We are already following our Lord. We are already disciples. Yes, we are flawed and fallible humans, yet we are already in our process of transformation, and we are working to help our Lord build his Kingdom. Once again, I share an ancient prayer by an anonymous mystic who lived in the fifteenth century.

“Thou shalt know Him when He comes
Not by any din of drums—
Nor the vantage of His airs—
Nor by anything He wears—
Neither by His crown—
Nor His gown—
For His presence known shall be
By the Holy Harmony
That His coming makes in thee. Amen.”

Pentecost 19 Proper 21B RCL   September 30, 2018

Esther 7:1-6, 9-10; 9:20-22
Psalm 124
James 5:13-20
Mark 9:38-50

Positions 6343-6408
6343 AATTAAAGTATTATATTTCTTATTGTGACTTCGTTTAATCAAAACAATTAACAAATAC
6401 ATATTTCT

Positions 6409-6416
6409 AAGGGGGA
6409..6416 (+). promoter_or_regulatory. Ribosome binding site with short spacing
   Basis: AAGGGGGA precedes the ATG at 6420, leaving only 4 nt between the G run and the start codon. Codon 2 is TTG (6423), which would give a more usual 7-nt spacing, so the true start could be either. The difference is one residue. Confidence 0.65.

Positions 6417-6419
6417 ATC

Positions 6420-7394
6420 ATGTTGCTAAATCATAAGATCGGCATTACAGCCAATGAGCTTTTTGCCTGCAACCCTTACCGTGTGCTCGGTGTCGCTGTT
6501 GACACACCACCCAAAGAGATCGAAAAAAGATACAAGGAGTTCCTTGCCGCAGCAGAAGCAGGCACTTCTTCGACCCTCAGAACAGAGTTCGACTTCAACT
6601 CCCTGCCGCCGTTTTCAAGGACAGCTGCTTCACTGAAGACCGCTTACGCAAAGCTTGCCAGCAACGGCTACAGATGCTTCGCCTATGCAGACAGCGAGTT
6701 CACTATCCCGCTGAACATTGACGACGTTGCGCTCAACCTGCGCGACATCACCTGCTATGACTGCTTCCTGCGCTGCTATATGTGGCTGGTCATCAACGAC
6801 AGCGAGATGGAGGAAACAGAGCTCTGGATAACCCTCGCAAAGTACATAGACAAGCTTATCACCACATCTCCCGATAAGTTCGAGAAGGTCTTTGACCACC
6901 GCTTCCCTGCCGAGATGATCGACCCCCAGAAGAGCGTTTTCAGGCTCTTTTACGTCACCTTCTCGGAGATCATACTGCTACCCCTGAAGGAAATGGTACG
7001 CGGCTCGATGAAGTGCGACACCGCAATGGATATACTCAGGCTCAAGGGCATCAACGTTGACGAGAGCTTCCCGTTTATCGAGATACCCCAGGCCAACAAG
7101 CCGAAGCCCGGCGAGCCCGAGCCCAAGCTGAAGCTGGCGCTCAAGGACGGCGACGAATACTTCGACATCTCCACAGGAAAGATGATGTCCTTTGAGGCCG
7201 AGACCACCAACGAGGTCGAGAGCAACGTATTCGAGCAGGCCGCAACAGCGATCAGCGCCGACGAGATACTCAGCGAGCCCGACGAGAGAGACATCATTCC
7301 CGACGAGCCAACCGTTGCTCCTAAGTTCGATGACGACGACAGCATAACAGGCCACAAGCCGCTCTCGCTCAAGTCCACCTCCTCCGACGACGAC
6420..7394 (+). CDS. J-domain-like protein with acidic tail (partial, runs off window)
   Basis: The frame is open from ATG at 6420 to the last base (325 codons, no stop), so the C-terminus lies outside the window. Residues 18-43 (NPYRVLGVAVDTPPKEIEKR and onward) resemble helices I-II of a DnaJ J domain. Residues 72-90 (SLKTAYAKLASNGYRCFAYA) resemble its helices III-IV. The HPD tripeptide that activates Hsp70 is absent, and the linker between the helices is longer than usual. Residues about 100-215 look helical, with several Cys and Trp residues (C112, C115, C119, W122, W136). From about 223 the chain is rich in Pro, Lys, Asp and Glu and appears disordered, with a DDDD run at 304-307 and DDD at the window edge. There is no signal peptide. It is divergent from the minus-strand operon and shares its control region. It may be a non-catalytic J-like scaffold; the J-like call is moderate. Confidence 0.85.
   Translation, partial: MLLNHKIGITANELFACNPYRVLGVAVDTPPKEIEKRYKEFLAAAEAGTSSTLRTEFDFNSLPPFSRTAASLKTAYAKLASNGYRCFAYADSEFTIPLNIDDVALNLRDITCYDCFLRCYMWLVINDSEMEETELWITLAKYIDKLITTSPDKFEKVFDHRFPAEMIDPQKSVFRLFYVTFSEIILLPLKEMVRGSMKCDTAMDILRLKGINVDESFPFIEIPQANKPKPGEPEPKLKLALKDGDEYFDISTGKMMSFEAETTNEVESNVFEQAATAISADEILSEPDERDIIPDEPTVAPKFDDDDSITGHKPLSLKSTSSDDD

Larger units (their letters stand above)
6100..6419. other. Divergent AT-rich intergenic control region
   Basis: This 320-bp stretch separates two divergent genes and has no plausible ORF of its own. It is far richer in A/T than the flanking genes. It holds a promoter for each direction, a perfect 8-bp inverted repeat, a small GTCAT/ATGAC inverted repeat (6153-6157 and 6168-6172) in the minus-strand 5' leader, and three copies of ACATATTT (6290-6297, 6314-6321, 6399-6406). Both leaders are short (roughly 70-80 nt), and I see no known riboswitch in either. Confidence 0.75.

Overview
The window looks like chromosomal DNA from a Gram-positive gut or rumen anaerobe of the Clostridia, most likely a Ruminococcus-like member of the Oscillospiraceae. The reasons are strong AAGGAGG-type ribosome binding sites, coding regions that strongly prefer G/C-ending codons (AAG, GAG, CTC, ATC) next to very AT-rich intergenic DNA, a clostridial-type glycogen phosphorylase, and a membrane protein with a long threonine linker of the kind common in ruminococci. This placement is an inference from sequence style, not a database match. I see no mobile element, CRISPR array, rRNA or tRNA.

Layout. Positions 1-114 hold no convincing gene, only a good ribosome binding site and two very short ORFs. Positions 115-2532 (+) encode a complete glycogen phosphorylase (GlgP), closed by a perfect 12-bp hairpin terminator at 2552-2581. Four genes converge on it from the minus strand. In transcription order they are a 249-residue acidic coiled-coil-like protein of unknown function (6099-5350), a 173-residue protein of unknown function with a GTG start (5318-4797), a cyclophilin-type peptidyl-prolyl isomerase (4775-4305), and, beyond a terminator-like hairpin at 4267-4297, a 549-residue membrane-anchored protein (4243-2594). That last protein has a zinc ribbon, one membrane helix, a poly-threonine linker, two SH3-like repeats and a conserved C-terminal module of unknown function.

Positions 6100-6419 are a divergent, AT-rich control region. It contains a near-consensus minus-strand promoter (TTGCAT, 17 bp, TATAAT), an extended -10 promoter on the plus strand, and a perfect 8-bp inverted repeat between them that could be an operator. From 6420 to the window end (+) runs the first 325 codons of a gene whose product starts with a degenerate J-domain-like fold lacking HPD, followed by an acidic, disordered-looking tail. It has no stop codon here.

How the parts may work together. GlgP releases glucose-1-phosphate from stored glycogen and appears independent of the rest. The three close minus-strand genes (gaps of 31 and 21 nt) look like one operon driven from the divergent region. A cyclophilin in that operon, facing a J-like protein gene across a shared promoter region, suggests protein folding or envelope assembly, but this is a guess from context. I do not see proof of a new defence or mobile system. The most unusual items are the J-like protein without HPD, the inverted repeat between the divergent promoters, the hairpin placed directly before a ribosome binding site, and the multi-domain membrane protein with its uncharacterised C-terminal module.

Our first reading is from the Book of Esther. It is set during the reign of King Ahasuerus, better known to us as Xerxes I (485-404 B.C.) It was actually written around 150 B.C.

The story is in our Revised Common Lectionary because the RSV was created to let us read and learn about stories of women and other marginalized people in the Bible, texts which had not appeared in our earlier lectionaries.

All of our readings today give us good food for meditation, but I want to focus on the entire story of Esther, a courageous woman who saved her people from genocide.

Esther is a Jew. Several generations earlier, her ancestors had been taken from Jerusalem to Babylon during the Babylonian Captivity. Esther had been adopted by her cousin, Mordecai, when her parents died. They are now living in Susa, a city two hundred miles northeast of Babylon.

Mordecai is a minor official in the king’s court. He tells Esther never to tell anyone that she is Jewish. Esther is also part of the king’s court. She lives in the castle as a member of the king’s harem.